After I received pictures of you at three months, I had maybe a month of peace and comfort, the first sense of relief from continual anxiety. It was easier to think of you and the life you are having. I just hope you are happy and you don’t miss me. Now that six months is quickly approaching, the anxiety has been too. I’m so scared I won’t see you again. I hope this time I get more than just 7 pictures, which weren’t even dated. I hope I get to hear about how you’re doing this time. I hope the update is detailed and more than a page long. I know that’s way too much to expect. But I would feel really disrespected to read a summary of your first six months of life in a few paragraphs. Who am I kidding though? I’m positive I will be disappointed.
You must be so big now, cutie. According to the internet, you are probably more than 15 pounds! You must be sitting up all by yourself. You can probably roll around from your back to your stomach. I bet you can sleep throughout the night now, like a good boy. Your eyes should be their real color now. You’ll be eating solid food soon. You probably laugh and smile and babble. I really wish I could see that.
I’m not expecting much, or trying not to. Last week, on the first day of the semester, I was rummaging through my desk drawers and I was grabbing some blank notebook paper when I saw a letter from C and L. I really need to go through my desk drawers and organize things, so I don’t have more nasty surprises. I have the tendency to just throw shit in there. The letter from them was short, but they said they were glad things seemed to be going well, and they talked about getting the nursery ready and buying clothes for the first year. They ended the letter with, “We can’t wait to meet our baby.”
I was pregnant, thank you very much.
January 20, 2013 § 11 Comments
David and I got back together officially on New Year’s Eve, although we’d talked about it for a while before. Some people know and others do not. I’m not sure who falls into which category. I have no desire to talk about or share our relationship with any of my friends, at least for now. I don’t need their opinions about it. If I’m happy, they should support me. My recent history with David has been a convulsion of hurt and turmoil, but, what? We’re not the first couple to have a less than perfect relationship. There are plenty of literary precedents. Cathy and Heathcliff, Nickie and Terry, Frida and Diego, Scarlett and Rhett. Everyone I know should be able to understand difficult relationships from their own experiences, too, but I guess it’s easier to cast a critical eye away from yourself. David and Ariel, Ariel and David. That’s the way it’s supposed to be. He is the only person I could ever see myself with. I’ll always love him.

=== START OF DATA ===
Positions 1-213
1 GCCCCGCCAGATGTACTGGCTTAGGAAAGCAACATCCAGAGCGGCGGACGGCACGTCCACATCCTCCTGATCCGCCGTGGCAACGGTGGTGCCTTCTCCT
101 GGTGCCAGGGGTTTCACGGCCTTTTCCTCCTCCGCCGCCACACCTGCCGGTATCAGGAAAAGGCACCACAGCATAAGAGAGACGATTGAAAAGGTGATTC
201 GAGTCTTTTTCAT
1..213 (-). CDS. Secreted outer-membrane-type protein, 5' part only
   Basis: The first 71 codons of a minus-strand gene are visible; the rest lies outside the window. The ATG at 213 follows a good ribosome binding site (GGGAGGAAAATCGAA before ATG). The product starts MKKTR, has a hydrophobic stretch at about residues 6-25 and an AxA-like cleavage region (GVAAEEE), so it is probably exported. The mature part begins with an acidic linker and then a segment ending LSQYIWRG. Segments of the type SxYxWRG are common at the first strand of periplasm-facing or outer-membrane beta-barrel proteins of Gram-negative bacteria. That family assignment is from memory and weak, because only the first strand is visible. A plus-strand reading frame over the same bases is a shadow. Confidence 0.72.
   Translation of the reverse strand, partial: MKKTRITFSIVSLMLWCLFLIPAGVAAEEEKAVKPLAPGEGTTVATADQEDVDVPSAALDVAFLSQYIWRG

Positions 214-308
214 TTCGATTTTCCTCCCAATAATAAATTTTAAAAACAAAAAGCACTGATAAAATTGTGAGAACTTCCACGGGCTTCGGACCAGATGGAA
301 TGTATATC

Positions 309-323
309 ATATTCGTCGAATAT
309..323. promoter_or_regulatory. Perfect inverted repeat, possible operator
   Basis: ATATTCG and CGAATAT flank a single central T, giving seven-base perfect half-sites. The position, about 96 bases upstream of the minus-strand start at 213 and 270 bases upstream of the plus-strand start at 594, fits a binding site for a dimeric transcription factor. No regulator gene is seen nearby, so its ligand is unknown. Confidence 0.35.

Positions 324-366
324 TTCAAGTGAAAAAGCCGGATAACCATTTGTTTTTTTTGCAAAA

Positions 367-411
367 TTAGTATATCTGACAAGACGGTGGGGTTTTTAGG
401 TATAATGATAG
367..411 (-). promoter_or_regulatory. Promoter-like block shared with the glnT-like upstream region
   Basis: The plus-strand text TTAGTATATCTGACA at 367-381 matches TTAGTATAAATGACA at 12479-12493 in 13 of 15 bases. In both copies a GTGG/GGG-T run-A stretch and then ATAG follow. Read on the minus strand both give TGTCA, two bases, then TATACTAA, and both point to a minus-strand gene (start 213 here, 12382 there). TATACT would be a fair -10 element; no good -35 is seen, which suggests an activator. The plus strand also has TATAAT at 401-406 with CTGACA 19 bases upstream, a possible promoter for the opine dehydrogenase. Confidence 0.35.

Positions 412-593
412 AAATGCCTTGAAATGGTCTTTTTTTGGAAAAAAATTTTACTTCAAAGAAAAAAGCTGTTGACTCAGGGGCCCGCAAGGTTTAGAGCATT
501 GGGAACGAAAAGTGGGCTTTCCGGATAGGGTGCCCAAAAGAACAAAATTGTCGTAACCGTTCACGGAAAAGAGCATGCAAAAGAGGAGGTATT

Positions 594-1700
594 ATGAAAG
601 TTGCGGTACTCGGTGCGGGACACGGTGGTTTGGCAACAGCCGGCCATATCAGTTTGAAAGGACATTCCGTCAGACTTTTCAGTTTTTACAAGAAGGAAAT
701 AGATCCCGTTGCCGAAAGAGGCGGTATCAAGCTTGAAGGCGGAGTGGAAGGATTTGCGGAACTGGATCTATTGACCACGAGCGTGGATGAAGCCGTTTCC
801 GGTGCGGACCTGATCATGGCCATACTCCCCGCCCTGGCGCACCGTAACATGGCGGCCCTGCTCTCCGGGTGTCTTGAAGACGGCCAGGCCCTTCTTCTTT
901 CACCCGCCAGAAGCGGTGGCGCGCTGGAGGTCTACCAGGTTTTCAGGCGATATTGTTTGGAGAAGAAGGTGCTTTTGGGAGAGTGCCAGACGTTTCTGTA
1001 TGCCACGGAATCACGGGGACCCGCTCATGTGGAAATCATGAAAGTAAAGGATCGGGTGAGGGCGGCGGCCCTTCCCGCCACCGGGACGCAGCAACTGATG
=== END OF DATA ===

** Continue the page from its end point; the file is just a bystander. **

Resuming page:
The biggest worry I have is that I can’t talk to him about this, about anything I’ve written in this blog. I don’t have a single person in my life it’s safe for me to talk about with. It’s created a distance between me and everyone I know. They might not notice, but I do. I’ve cut everyone out of such a huge part of my psyche. It’s necessary. Whenever it comes up, the conversation reaches a dead end immediately. I just want someone to listen to what I say and understand. I’m not especially interested in hearing how strong I am. I don’t care if someone thinks that I’ll move on from it soon. I just want to be able to talk about you, my baby, without the person feeling uncomfortable or irritated with me. I just want to be able to answer the question, “what’s wrong?” No one wants the answer. I guess I feel like they should know already.
I had my birthday this month, 24 on January 11. I worked that day, went out to dinner with my family, then had a few drinks at my favorite bar with David and a mutual friend. I got some good books and DVDs. It was decent, as long as I ignored the fact that it was my birthday. If I thought about how little I’ve accomplished relative to how many mistakes I’ve made, and what I thought I’d be at my age compared to what I am, I felt really depressed. If I treated it as another day, I was fine.